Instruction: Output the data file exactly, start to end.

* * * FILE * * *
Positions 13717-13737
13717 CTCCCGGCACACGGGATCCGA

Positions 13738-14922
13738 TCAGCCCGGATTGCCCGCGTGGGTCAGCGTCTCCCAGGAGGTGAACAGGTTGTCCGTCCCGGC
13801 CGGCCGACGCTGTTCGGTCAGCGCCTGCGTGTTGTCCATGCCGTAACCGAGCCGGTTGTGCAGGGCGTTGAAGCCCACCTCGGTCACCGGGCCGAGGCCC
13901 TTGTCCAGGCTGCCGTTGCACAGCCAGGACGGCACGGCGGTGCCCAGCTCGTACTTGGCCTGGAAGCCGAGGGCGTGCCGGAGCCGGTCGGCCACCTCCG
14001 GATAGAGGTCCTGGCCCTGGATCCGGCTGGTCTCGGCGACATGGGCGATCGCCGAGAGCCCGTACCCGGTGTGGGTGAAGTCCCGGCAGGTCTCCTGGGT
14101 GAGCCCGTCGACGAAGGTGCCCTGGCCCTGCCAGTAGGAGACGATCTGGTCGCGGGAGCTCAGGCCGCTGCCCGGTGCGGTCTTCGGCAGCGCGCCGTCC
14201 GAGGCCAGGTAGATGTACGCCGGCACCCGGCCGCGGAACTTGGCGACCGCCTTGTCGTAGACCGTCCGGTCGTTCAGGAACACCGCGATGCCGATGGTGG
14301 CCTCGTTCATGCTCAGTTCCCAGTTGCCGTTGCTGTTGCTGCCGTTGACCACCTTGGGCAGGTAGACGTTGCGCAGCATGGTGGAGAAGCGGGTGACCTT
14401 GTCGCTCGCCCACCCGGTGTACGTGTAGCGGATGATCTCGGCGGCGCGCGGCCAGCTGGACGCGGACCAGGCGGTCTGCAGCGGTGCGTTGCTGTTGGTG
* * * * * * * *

Positions 13717-13737
13717 CTCCCGGCACACGGGATCCGA

Positions 13738-14922
13738 TCAGCCCGGATTGCCCGCGTGGGTCAGCGTCTCCCAGGAGGTGAACAGGTTGTCCGTCCCGGC
13801 CGGCCGACGCTGTTCGGTCAGCGCCTGCGTGTTGTCCATGCCGTAACCGAGCCGGTTGTGCAGGGCGTTGAAGCCCACCTCGGTCACCGGGCCGAGGCCC
13901 TTGTCCAGGCTGCCGTTGCACAGCCAGGACGGCACGGCGGTGCCCAGCTCGTACTTGGCCTGGAAGCCGAGGGCGTGCCGGAGCCGGTCGGCCACCTCCG
14001 GATAGAGGTCCTGGCCCTGGATCCGGCTGGTCTCGGCGACATGGGCGATCGCCGAGAGCCCGTACCCGGTGTGGGTGAAGTCCCGGCAGGTCTCCTGGGT
14101 GAGCCCGTCGACGAAGGTGCCCTGGCCCTGCCAGTAGGAGACGATCTGGTCGCGGGAGCTCAGGCCGCTGCCCGGTGCGGTCTTCGGCAGCGCGCCGTCC
14201 GAGGCCAGGTAGATGTACGCCGGCACCCGGCCGCGGAACTTGGCGACCGCCTTGTCGTAGACCGTCCGGTCGTTCAGGAACACCGCGATGCCGATGGTGG
14301 CCTCGTTCATGCTCAGTTCCCAGTTGCCGTTGCTGTTGCTGCCGTTGACCACCTTGGGCAGGTAGACGTTGCGCAGCATGGTGGAGAAGCGGGTGACCTT
14401 GTCGCTCGCCCACCCGGTGTACGTGTAGCGGATGATCTCGGCGGCGCGCGGCCAGCTGGACGCGGACCAGGCGGTCTGCAGCGGTGCGTTGCTGTTGGTG